Choon Poong Lee v. Commonwealth of Virginia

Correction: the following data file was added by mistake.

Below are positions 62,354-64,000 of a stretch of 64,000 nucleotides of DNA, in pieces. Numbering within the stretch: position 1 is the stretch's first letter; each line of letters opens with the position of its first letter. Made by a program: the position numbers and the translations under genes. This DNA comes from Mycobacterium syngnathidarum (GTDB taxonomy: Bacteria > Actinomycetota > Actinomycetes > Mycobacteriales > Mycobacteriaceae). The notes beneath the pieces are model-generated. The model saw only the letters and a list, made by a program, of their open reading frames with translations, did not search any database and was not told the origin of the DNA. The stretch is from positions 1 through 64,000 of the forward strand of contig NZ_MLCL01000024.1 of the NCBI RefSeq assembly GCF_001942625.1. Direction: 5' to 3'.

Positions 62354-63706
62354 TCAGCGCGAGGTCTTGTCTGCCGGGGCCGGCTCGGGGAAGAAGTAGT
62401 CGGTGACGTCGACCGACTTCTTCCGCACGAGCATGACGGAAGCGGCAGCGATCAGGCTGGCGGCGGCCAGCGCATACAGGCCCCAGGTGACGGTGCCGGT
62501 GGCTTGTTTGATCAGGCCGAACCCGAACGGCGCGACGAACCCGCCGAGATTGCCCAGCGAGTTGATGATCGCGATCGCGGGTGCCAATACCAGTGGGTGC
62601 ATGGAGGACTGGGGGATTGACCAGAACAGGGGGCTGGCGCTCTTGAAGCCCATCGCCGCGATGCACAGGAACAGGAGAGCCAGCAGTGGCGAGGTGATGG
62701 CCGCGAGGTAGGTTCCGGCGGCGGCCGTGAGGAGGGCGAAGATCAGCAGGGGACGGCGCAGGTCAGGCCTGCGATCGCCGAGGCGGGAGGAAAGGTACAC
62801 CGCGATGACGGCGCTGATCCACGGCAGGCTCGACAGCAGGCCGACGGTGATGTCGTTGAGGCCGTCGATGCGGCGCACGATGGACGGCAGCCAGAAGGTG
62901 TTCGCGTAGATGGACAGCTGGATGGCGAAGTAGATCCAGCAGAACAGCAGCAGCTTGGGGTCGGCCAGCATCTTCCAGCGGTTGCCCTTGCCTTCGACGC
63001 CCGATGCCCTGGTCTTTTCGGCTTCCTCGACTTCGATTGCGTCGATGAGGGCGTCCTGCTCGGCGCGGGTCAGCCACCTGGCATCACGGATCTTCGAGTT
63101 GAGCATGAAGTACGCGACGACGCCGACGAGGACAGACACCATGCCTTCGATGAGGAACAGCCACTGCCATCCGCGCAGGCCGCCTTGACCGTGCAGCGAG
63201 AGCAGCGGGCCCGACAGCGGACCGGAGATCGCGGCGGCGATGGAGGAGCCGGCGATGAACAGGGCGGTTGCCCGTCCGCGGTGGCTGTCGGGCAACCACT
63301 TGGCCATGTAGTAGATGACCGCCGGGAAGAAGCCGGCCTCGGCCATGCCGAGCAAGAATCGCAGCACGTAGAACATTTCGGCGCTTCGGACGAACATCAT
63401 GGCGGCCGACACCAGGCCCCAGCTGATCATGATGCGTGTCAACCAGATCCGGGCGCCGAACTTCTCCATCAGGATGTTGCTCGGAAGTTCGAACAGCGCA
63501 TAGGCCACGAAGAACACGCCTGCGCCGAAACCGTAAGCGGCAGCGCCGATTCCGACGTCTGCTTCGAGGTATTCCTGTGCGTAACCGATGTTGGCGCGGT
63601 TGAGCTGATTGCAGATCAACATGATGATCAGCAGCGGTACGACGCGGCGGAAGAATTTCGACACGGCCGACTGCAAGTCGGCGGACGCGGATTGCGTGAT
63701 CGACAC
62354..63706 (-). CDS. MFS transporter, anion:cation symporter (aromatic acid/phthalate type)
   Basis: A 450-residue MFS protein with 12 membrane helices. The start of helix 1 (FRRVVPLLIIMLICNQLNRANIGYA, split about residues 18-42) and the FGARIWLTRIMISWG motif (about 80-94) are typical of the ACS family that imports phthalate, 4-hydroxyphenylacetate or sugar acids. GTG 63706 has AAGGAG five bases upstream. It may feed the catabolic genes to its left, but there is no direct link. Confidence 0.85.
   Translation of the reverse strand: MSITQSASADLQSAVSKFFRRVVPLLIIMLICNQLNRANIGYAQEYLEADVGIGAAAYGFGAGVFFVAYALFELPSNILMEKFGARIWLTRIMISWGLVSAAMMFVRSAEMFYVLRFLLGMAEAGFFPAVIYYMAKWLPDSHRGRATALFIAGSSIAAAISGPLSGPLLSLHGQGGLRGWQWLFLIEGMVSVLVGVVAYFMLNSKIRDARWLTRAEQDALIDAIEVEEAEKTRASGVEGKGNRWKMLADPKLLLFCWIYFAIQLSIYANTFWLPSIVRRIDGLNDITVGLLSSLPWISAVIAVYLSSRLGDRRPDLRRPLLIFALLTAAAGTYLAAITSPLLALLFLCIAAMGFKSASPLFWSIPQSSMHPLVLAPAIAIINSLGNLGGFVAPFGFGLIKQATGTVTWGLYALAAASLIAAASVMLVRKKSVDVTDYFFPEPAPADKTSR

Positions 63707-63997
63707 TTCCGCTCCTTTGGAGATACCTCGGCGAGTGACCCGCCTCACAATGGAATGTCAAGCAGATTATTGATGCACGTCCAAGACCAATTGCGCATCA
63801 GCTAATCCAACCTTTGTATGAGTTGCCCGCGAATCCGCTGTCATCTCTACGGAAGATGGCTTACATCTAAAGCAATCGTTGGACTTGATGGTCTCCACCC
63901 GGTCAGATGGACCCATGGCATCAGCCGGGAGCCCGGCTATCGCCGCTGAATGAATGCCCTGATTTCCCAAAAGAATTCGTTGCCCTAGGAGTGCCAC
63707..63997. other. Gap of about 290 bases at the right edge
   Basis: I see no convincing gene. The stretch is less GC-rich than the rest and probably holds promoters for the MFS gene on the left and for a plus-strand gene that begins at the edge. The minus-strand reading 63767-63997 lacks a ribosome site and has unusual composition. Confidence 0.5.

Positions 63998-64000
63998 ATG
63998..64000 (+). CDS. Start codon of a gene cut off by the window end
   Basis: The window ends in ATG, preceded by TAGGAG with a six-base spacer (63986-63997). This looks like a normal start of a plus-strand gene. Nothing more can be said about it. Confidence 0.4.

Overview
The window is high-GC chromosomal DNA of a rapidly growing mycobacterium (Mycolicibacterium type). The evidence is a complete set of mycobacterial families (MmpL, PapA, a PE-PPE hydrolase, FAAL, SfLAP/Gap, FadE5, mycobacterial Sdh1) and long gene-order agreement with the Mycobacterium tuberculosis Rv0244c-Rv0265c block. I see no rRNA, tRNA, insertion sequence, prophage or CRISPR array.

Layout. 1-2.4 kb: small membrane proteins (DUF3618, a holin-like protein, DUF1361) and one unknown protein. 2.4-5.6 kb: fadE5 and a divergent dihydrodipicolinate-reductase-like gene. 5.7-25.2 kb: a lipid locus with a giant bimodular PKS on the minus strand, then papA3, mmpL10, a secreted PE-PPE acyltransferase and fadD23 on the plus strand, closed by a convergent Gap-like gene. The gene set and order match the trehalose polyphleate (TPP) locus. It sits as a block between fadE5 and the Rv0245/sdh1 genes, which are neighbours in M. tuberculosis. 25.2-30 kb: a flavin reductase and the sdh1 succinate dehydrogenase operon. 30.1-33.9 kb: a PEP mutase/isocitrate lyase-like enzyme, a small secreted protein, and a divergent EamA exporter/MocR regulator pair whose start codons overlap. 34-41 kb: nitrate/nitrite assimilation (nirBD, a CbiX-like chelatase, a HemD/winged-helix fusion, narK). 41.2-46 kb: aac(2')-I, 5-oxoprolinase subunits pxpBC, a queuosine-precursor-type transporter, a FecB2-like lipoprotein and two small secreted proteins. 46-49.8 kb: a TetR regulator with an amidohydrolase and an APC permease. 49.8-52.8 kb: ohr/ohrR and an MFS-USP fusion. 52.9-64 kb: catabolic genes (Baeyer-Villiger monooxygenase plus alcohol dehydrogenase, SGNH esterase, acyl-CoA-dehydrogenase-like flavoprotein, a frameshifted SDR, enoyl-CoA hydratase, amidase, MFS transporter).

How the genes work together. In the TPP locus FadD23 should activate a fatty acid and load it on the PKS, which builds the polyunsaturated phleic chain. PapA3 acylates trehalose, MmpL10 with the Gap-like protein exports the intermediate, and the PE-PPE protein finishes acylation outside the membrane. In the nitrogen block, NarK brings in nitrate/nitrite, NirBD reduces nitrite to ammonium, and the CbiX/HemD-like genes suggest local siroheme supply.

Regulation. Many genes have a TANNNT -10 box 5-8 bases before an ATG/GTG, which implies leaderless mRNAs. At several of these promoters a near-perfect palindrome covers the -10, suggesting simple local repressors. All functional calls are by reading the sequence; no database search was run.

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PUBLISHED COURT OF APPEALS OF VIRGINIA Present: Judges Alston, Chafin and Senior Judge Haley Argued at Fredericksburg, Virginia CHOON POONG LEE v. Record No. 1897-16-4 OPINION BY JUDGE JAMES W. HALEY, JR. DECEMBER 19, 2017 COMMONWEALTH OF VIRGINIA FROM THE CIRCUIT COURT OF FAIRFAX COUNTY Penney S. Azcarate, Judge Charles J. Swedish (Sloan & Swedish, on brief), for appellant. Stephen L. Forster, Assistant Attorney General (Mark R. Herring, Attorney General, on brief), for appellee. Choon Poong Lee, appellant, was convicted by a jury of statutory burglary, in violation of Code § 18.2-91.1 Code § 18.2-91 provides, in pertinent part, that “[i]f any person . . . [in the daytime breaks and enters . . . a dwelling house, as prohibited in Code] § 18.2-90 with intent to commit larceny . . . he shall be guilty of statutory burglary . . . .” The legislature imposes an enhanced penalty “if the person was armed with a deadly weapon at the time of such entry.” Code § 18.2-91. Appellant concedes he was guilty of breaking and entering the dwelling, but contends the evidence was not sufficient to prove he was armed with a deadly weapon at the time of entry. The issue here for resolution is whether a not per se deadly weapon may be defined as a deadly weapon based upon its possessor’s intent and subsequent use as a deadly weapon. We conclude it can be so defined. For the reasons that follow, we affirm. 1 Appellant was also convicted of attempted rape, animate or inanimate object sexual penetration, and robbery. On appeal, appellant challenges only the breaking and entering while armed with a deadly weapon conviction. BACKGROUND “Applying principles of appellate review, we recite the facts in the light most favorable to the prevailing party below, the Commonwealth.” Jones v. Commonwealth, 279 Va. 295, 298, 687 S.E.2d 738, 739 (2010). So viewed, the evidence adduced at trial established that appellant knew the victim and her family from church and he previously worked with the victim’s husband. Appellant had helped the family move into their residence. On September 23, 2015, the victim was home alone during the daytime while her children were at school and her husband was at work. Late that morning, appellant parked his truck near the victim’s home and walked to the back of the home. A neighbor’s security camera recorded appellant sitting in his truck and the victim’s car parked in the driveway. The video showed appellant walking to the victim’s home, wearing gloves, sunglasses, and a hat. Appellant found an open window to the basement and used a screwdriver to pry open the screen. Appellant went upstairs to where the victim was watching television. Appellant pointed the screwdriver at the victim and demanded money. Appellant approached the victim, putting the screwdriver to her neck and cutting her with it, and he again demanded money. Appellant removed the victim’s clothing and touched her breasts and genital area. Appellant attempted to have intercourse with her. The victim testified she feared appellant “was going to kill” her, so she told appellant she would give him money from her purse. Appellant stopped assaulting the victim and followed her to a bedroom. The victim gave him her wallet, which contained approximately $2,000 in currency. Appellant left the home, and the victim immediately called her husband. The victim testified that she did not recognize the man in her home because his face was covered and she could see only his eyes. Later that same day, Detective Brian Beyerson stopped appellant’s truck, which matched the vehicle in the security video. Beyerson transported appellant to police headquarters for -2- questioning. Detective Matthew Horn conducted the interrogation. Officer Young Lee, no relation to appellant, assisted Horn with translating the conversation as appellant primarily spoke Korean. The FBI later produced an official verbatim translation that was admitted into evidence at trial. Appellant initially lied, but eventually admitted he went to the victim’s home. He said his intent was to get money because he owed his brother-in-law $3,000. Appellant stated he pried open the screen to the open window with the screwdriver to get into the home. Appellant told Horn that he covered his face with a towel that he found inside the home by the window. Appellant told Horn he did not know anyone was in the home. Appellant stated that when he went upstairs he was surprised to see the victim watching television. Horn asked appellant why he had the screwdriver. Appellant responded, “Ah, it was just to make [her] threaten . . . I didn’t know but, when you open the window . . . the window was opened, so I couldn’t open it with hands.”2 ANALYSIS Appellant admits he committed a breaking and entering, in the daytime, of a dwelling house. He argues, however, that the enhanced penalty for being armed with a deadly weapon does not apply because a screwdriver is not a per se deadly weapon and, for purposes of the burglary, he used the screwdriver only as a burglarious tool. Appellant asserts his actions with the screwdriver, inside the home, were not relevant to classify the screwdriver as a deadly weapon because the burglary was complete once he entered the home. Appellant concedes he used the screwdriver in a deadly manner after the burglary was complete. This concession is consistent with the law on non per se deadly weapons being classified as deadly. See Pannill v. Commonwealth, 185 Va. 244, 253-54, 38 S.E.2d 457, 462 2 The legend to the FBI’s translation indicated words in italics were spoken in English, non-italicized words were spoken in Korean, and the use of brackets was “to denote linguist comments and other editorial.” -3- (1946) (“[A] weapon may not be per se deadly, yet the vicious and cruel use of it may be the determinative factor in pronouncing it deadly,” including a “steel screw driver.”). The dispositive question, then, is whether there was sufficient evidence to prove the screwdriver could be defined as deadly at the time appellant used it in the commission of the burglary. Viewing the evidence in the light most favorable to the Commonwealth, as we must, “[w]e will reverse a conviction based on a sufficiency challenge only if the trial court’s judgment is plainly wrong or without evidence to support it.” Smith v. Commonwealth, 61 Va. App. 690, 692, 739 S.E.2d 280, 281 (2013). It was the Commonwealth’s burden to prove that the screwdriver was deadly at the time of commission of the burglary. Pritchett v. Commonwealth, 219 Va. 927, 929, 252 S.E.2d 352, 353 (1979) (“Generally, unless a weapon is per se a deadly one, the fact finder should determine whether it, and the manner of its use, place it in that category, and the burden of showing these things is upon the Commonwealth.” (emphasis added)). “As a general rule, a litigant is entitled to introduce all competent, material, and relevant evidence tending to prove or disprove any material issue raised, unless the evidence violates a specific rule of admissibility.”. . . “Evidence is relevant if it has any logical tendency, however slight, to establish a fact at issue in the case.” “Evidence is material if it relates to a matter properly at issue.” Calhoun v. Commonwealth, 35 Va. App. 506, 509, 546 S.E.2d 239, 241 (2001) (quoting Peeples v. Commonwealth, 28 Va. App. 360, 365, 504 S.E.2d 870, 873 (1998), rev’d on other grounds, 30 Va. App. 626, 519 S.E.2d 382 (1999) (en banc)). Appellant asserts the evidence of his use of the screwdriver was not relevant to determine whether the screwdriver was deadly upon entry. Our jurisprudence advises that an object’s manner of use is relevant to establish that an object was a deadly weapon. Pannill, 185 Va. at 253-54, 38 S.E.2d at 462; Pritchett, 219 Va. at 929, 252 S.E.2d at 353. Further, -4- Burglary laws are based primarily upon a recognition of the dangers to personal safety created by the usual burglary situation - the danger that the intruder will harm the occupants in attempting to perpetrate the intended crime or to escape and the danger that the occupants will in anger or panic react violently to the invasion, thereby inviting more violence. The laws are primarily designed, not to deter the trespass and the intended crime, which are prohibited by other laws, so much as to forestall the germination of a situation dangerous to personal safety. Rashad v. Commonwealth, 50 Va. App. 528, 540, 651 S.E.2d 407, 413-14 (2007) (analyzing whether statute prohibiting the use of a firearm in the commission of burglary applied to all forms of burglary) (quoting Rash v. Commonwealth, 9 Va. App. 22, 25-26, 383 S.E.2d 749, 751 (1989)). By enhancing the penalty for breaking and entering while armed with a deadly weapon, it is clear the legislature intended to protect the occupants of the dwelling by discouraging burglars from taking deadly instruments into the dwelling. It follows, therefore, that the manner of an object’s use inside the dwelling is relevant to prove the material issue of whether the burglar intended to use an object as a weapon and whether it could be deadly. What the burglar contemplated, or intended, also is relevant to the inquiry in categorizing an object as a deadly weapon. Evidence of a person’s intent can be proven by the person’s conduct and statements “after the events that constitute the charged crime.” Simon v. Commonwealth, 58 Va. App. 194, 206, 708 S.E.2d 245, 251 (2011) (emphasis added). Therefore, the Court concludes that a burglar’s actions and statements once inside the dwelling are relevant to prove that a not per se deadly weapon was in fact intended to be used as a deadly weapon.3 3 Other states appear to have looked to actions within the dwelling to support convictions of armed burglary. See State v. Norris, 2016-Ohio-1526, 19-20 (Ct. App.) (screwdriver pointed at victim in fraternity house was deadly weapon to support finding of aggravated burglary); State v. Candelaria, 6363 P.2d 883, 884 (N.M. Ct. App. 1981) (screwdriver held to victim’s throat inside the home was deadly weapon to support finding aggravated burglary). -5- Finding that the Court can consider appellant’s actions before and after the burglary, we address that evidence. The evidence supported a finding that appellant intended to use the screwdriver for the dual purpose of a burglarious tool and a weapon. The evidence demonstrated appellant knew someone was home, as indicated by the car in the driveway and the fact that appellant concealed his identity by covering his face with a towel after entering the dwelling. Further, appellant kept the screwdriver in his hand, for ready use, as he went through the dwelling, rather than leaving it by the window, or otherwise securing it, once he made entry into the dwelling. After his arrest, when asked why he had the screwdriver, appellant immediately replied, “Ah, it was just to make [her] threaten . . .” and to get in through the window. Appellant conceded he used the screwdriver as a deadly weapon once he was in the dwelling. Taken in its entirety, the evidence supports the reasonable conclusion that appellant intended to arm himself with a deadly weapon in the commission of the burglary and in fact used it as a deadly weapon. Accordingly, the conviction for breaking and entering a dwelling house in the daytime while armed with a deadly weapon is affirmed. Affirmed. -6-